The worry was well-founded. On Saturday, November 13, Einstein received an invitation from Hilbert to join him in Göttingen on the following Tuesday to learn in “very complete detail” the “solution to your great problem.” Einstein demurred. “I must refrain from traveling to Göttingen for the moment and rather must wait patiently until I can study your system from the printed article; for I am tired out and plagued by stomach pains besides.”

But that Thursday, when Einstein opened his mail, he was confronted by Hilbert’s manuscript. Einstein immediately wrote back, hardly cloaking his irritation: “The system you furnish agrees—as far as I can see—exactly with what I found in the last few weeks and have presented to the Academy.” To his friend Heinrich Zangger, Einstein confided, “In my personal experience I have not learnt any better the wretchedness of the human species as on occasion of this theory....”

A week later, on November 25, lecturing to a hushed audience at the Prussian Academy, Einstein unveiled the final equations constituting the general theory of relativity.

No one knows what happened during that final week. Did Einstein come up with the final equations on his own or did Hilbert’s paper provide unbidden assistance? Did Hilbert’s draft contain the correct form of the equations, or did Hilbert subsequently insert those equations, inspired by Einstein’s work, into the version of the paper that Hilbert published months later? The intrigue only deepens when we learn that a key section of the page proofs for Hilbert’s paper, which might have settled the questions, was literally snipped away.

In the end, Hilbert did the right thing. He acknowledged that whatever his role in catalyzing the final equations might have been, the general theory of relativity should rightly be credited to Einstein. And so it has. Hilbert has gotten his due too, as a technical but particularly useful way of expressing the equations of general relativity bears the names of both men.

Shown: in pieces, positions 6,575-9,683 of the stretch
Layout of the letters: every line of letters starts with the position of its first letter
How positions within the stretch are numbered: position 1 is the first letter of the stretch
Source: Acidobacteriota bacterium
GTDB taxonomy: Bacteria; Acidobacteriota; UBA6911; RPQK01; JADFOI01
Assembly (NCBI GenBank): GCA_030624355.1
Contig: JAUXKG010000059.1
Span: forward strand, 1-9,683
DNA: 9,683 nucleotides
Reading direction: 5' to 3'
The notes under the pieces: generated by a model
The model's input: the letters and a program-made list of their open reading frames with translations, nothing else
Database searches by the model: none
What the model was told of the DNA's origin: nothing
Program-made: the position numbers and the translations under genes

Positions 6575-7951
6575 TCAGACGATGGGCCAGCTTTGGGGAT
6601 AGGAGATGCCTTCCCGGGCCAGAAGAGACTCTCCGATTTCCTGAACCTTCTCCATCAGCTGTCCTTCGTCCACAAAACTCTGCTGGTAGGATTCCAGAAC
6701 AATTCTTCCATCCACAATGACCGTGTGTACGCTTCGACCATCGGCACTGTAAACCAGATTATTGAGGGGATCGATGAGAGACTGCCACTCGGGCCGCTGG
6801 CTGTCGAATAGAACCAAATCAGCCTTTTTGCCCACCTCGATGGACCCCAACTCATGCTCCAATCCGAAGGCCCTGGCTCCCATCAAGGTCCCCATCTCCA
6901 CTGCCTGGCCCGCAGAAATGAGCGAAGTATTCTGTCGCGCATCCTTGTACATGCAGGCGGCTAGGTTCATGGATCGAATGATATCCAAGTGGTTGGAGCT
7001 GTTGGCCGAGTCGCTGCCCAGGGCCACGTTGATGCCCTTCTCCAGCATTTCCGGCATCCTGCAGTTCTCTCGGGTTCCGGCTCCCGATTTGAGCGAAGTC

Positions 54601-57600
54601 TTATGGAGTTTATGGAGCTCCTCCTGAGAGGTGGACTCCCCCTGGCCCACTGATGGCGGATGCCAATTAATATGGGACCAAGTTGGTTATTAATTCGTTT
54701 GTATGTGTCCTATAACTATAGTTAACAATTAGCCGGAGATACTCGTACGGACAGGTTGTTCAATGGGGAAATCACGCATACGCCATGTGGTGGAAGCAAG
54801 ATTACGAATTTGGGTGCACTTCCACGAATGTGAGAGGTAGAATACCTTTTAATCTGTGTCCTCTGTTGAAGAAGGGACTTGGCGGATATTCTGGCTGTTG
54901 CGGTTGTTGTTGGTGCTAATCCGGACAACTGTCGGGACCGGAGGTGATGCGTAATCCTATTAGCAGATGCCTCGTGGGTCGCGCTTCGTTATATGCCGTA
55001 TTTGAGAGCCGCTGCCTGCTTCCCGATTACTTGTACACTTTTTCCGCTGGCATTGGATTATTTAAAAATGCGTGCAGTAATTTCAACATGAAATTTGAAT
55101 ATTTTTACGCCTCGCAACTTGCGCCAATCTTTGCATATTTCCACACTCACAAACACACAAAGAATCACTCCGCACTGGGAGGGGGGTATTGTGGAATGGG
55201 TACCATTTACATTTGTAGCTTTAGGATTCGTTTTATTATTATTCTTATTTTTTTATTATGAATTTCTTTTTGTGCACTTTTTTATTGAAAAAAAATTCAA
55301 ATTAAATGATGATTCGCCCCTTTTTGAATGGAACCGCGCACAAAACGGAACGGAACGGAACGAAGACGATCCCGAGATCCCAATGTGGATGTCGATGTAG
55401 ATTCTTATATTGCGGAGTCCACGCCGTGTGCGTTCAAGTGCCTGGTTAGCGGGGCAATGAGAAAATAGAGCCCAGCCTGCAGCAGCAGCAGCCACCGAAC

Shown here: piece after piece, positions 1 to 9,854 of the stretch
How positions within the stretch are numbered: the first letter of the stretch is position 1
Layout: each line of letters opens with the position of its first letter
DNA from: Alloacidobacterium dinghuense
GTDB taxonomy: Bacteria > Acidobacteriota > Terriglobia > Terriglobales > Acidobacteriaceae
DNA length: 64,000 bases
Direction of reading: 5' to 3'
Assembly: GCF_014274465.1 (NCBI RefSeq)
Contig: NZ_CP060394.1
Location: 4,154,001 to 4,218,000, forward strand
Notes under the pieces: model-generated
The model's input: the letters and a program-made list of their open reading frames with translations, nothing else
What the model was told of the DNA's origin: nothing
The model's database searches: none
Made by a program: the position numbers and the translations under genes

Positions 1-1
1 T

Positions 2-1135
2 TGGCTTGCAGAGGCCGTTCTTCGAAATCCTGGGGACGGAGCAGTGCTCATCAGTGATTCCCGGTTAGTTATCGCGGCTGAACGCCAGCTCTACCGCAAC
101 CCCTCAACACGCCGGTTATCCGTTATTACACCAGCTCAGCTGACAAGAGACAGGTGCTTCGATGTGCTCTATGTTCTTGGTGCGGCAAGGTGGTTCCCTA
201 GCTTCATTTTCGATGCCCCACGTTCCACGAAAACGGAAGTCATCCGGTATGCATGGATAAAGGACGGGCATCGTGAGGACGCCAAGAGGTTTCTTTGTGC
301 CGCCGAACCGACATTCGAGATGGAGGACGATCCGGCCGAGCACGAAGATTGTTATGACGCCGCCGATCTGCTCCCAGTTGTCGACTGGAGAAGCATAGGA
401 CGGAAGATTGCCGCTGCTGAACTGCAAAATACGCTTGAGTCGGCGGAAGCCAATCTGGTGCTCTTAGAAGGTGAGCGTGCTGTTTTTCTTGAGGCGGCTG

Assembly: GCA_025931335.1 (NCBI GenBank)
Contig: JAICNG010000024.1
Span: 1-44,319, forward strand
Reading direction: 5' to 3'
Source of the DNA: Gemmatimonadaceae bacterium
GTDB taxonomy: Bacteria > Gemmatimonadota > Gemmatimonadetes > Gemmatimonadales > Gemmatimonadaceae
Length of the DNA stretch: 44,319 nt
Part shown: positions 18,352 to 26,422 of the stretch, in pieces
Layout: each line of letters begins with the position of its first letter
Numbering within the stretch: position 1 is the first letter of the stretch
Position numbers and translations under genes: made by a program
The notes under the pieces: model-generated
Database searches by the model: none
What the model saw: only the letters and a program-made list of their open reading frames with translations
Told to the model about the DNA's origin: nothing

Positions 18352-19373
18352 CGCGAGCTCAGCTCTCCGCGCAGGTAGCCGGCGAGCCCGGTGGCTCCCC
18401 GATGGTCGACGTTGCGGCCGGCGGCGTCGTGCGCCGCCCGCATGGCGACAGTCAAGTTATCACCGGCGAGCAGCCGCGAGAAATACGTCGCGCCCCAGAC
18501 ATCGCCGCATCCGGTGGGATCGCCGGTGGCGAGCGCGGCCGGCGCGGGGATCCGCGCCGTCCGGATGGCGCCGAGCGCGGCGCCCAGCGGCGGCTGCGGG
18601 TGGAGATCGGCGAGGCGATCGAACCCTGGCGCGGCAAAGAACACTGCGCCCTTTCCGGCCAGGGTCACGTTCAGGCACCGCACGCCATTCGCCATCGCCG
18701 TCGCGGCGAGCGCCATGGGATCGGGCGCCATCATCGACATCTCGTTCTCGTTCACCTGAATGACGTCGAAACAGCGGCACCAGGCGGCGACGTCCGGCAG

Of course, the credit would only be worth having if the general theory of relativity were confirmed through observations. Remarkably, Einstein could see how that might be done.


General relativity predicted that beams of light emitted by distant stars would travel along curved trajectories as they passed through the warped region near the Sun en route to Earth. Einstein used the new equations to make this precise—he calculated the mathematical shape of these curved trajectories. But to test the prediction astronomers would need to see distant stars while the Sun is in the foreground, and that’s only possible when the Moon blocks out the Sun’s light, during a solar eclipse.

The next solar eclipse, of May 29, 1919, would thus be general relativity’s proving ground. Teams of British astronomers, led by Sir Arthur Eddington, set up shop in two locations that would experience a total eclipse of the Sun—in Sobral, Brazil, and on Príncipe, off the west coast of Africa. Battling the challenges of weather, each team took a series of photographic plates of distant stars momentarily visible as the Moon drifted across the Sun.

During the subsequent months of careful analysis of the images, Einstein waited patiently for the results. Finally, on September 22, 1919, Einstein received a telegram announcing that the eclipse observations had confirmed his prediction.

Newspapers across the globe picked up the story, with breathless headlines proclaiming Einstein’s triumph and catapulting him virtually overnight into a worldwide sensation. In the midst of all the excitement, a young student, Ilse Rosenthal-Schneider, asked Einstein what he would have thought if the observations did not agree with general relativity’s prediction. Einstein famously answered with charming bravado, “I would have been sorry for the Dear Lord because the theory is correct.”

Indeed, in the decades since the eclipse measurements, there have been a great many other observations and experiments—some ongoing—that have led to rock-solid confidence in general relativity. One of the most impressive is an observational test that spanned nearly 50 years, among NASA’s longest-running projects. General relativity claims that as a body like the Earth spins on its axis, it should drag space around in a swirl somewhat like a spinning pebble in a bucket of molasses. In the early 1960s, Stanford physicists set out a scheme to test the prediction: Launch four ultra-precise gyroscopes into near-Earth orbit and look for tiny shifts in the orientation of the gyroscopes’ axes that, according to the theory, should be caused by the swirling space.